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Citi, Industrials Providing Some Relief

Friday, 18 Apr 2008 | 9:25 AM ET

Citiis providing the main upside impetus, but relief that big industrials like Caterpillar and Honeywell did not repeat GE's concern that last two weeks of March fell apart, is also a big help; the dollar has rallied. Today is an options expiration day.

For Citigroup , similar to Merrill Lynch : earnings a tad worse than expected, but not much (loss of $1.06 vs. estimated loss of $0.95), writedowns a bit worse but not dramatically so. Non performing assets were up 16 percent, but that seems less than expected. Perhaps most importantly, CEO Vikrim Pandit is out on the conference call saying the leveraged loan market is beginning to trade. Citi up 8 percent pre-open.

What's up in China? Reported strong GDP growth of over 10 percent this week, but you wouldn't know it looking at the Chinese stock market: the Shanghai Composite Index is at a 52-week low, though Hong Kong is holding up a bit better. The Chinese government has been tightening its monetary policy to slow economic growth.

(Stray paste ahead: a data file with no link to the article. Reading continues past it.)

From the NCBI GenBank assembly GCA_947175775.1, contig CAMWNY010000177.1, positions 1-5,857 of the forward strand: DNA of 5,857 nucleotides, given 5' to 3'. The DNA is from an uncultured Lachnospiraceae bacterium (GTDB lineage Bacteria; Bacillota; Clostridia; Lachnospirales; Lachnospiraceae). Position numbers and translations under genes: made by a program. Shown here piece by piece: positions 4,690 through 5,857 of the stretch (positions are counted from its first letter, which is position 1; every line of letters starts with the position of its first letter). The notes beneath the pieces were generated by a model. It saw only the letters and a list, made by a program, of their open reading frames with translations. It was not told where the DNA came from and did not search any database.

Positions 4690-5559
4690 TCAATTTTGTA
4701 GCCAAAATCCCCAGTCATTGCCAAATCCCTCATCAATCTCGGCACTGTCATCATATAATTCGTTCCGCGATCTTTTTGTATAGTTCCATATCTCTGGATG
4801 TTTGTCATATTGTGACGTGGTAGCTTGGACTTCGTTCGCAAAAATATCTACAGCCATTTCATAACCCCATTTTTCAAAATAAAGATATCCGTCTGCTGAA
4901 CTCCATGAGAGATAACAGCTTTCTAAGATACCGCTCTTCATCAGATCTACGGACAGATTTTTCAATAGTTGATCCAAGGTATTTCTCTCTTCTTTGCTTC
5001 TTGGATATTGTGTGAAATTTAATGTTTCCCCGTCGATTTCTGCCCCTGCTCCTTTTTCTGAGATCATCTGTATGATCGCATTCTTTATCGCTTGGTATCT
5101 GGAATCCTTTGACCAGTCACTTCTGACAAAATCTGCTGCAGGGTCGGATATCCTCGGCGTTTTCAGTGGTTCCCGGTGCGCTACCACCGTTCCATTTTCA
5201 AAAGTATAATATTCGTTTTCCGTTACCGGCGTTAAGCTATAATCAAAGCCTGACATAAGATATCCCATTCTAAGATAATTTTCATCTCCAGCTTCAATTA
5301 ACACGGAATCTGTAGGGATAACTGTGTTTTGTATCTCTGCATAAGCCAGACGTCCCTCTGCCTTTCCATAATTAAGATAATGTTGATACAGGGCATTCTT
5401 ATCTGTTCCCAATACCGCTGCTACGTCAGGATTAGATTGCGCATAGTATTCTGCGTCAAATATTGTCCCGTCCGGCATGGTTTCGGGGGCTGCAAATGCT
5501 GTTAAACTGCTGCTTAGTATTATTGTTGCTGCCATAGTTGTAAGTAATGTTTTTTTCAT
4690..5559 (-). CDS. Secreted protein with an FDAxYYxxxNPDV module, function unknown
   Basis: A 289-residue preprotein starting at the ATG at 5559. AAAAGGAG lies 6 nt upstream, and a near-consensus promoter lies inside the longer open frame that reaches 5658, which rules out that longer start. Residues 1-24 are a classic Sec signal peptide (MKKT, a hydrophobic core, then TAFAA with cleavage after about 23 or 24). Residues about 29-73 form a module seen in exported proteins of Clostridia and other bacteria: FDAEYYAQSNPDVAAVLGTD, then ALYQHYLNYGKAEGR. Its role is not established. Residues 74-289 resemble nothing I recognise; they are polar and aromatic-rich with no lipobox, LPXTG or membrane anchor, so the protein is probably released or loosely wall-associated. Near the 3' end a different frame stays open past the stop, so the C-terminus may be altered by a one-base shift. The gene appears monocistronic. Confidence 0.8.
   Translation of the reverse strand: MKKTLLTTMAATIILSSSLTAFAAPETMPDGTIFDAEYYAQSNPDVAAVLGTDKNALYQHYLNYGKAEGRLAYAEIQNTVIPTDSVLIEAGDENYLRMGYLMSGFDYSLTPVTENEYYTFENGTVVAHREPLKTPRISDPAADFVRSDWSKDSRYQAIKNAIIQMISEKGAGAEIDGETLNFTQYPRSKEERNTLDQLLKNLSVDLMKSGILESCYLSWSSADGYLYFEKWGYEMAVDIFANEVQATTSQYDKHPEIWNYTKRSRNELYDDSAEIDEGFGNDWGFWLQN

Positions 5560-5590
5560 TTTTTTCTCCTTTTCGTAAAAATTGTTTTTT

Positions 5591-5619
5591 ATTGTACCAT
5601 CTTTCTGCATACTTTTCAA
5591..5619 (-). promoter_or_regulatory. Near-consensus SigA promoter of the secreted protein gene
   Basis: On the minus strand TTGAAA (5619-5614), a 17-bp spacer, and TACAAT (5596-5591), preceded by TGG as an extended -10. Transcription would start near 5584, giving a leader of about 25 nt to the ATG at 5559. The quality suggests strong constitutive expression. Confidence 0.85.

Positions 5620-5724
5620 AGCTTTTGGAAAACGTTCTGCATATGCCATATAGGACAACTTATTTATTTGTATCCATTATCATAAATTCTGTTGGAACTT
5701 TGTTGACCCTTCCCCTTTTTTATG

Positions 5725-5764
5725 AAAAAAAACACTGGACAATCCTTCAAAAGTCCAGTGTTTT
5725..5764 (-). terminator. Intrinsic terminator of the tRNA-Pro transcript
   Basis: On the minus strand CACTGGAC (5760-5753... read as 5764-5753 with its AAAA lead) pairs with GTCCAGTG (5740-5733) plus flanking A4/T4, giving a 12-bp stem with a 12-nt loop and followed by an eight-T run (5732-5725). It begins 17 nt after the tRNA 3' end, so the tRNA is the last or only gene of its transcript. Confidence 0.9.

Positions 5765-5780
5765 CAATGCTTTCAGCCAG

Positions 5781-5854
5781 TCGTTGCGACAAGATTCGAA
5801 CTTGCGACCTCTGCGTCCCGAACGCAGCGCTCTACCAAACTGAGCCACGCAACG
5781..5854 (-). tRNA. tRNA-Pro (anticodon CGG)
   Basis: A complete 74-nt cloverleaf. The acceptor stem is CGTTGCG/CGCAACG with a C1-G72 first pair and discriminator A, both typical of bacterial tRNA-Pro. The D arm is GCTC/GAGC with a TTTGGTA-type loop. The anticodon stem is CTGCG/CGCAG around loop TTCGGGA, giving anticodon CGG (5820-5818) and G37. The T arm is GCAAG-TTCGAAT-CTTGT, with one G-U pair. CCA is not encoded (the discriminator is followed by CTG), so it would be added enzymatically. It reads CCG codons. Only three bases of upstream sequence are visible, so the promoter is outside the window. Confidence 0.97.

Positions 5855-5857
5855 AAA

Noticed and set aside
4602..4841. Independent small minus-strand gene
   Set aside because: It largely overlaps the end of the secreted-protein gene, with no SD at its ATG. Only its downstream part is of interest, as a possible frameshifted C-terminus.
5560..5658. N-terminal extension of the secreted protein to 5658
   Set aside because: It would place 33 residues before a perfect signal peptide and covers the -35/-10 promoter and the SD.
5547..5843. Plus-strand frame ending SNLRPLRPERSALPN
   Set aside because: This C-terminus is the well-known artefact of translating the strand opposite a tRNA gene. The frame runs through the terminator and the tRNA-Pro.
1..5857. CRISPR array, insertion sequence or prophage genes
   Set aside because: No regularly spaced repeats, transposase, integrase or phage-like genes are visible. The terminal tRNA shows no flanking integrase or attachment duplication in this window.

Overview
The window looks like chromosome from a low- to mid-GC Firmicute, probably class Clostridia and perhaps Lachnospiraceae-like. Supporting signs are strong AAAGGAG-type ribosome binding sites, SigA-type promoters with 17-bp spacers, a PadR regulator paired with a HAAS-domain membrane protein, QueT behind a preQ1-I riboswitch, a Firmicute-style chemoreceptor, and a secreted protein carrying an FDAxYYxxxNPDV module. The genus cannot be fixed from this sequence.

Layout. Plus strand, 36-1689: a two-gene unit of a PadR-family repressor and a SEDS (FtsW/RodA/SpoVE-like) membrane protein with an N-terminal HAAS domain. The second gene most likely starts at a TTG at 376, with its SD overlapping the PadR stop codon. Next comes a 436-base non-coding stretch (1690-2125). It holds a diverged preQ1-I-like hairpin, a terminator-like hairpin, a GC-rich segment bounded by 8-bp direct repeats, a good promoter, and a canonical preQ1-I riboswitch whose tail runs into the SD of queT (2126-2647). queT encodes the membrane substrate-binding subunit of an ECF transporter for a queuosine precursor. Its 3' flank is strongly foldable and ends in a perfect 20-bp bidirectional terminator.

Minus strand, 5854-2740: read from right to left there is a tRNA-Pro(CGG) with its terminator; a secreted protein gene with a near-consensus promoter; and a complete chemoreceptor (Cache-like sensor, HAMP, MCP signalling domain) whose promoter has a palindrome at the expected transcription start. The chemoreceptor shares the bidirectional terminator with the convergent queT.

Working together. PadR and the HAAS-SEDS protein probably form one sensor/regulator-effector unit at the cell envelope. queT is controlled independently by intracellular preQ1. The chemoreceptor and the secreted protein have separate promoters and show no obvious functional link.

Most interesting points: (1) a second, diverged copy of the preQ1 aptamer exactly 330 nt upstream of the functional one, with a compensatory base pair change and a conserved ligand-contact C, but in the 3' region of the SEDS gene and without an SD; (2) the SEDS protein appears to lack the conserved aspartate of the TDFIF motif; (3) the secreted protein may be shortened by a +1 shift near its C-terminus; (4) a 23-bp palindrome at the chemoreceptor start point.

What happened to the deterioration in the last two week of March that GE talked about? It didn't happen to Caterpillar . They reported earnings of $1.45, 12 cents ahead of expectation, revenues ahead of expectations as well. Maintaining 2008 guidance. Again, look at the U.S. vs. international machinery sales: North America up 3 percent, but Europe/Australia/Middle East up 27 percent, Asia/Pacific up 35 percent, and Latin America up 18 percent. Caterpillar now gets two-thirds of its sales outside the U.S. Up 4 percent.

Honeywell also beat expectations, and raised its full-year guidance. Stronger growth overseas. Aeorpsace (about 35 percent of sales) up 7 percent, Automation and Control Solutions (also about 35 percent of sales) up 14 percent, Transportation Systems (about 15 percent of sales) up 14 percent, and Specialty Materials (also about 15 percent of sales) up 18 percent. Up 4 percent.


Questions? Comments? tradertalk@cnbc.com

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  • A CNBC reporter since 1990, Bob Pisani covers Wall Street from the floor of the New York Stock Exchange.

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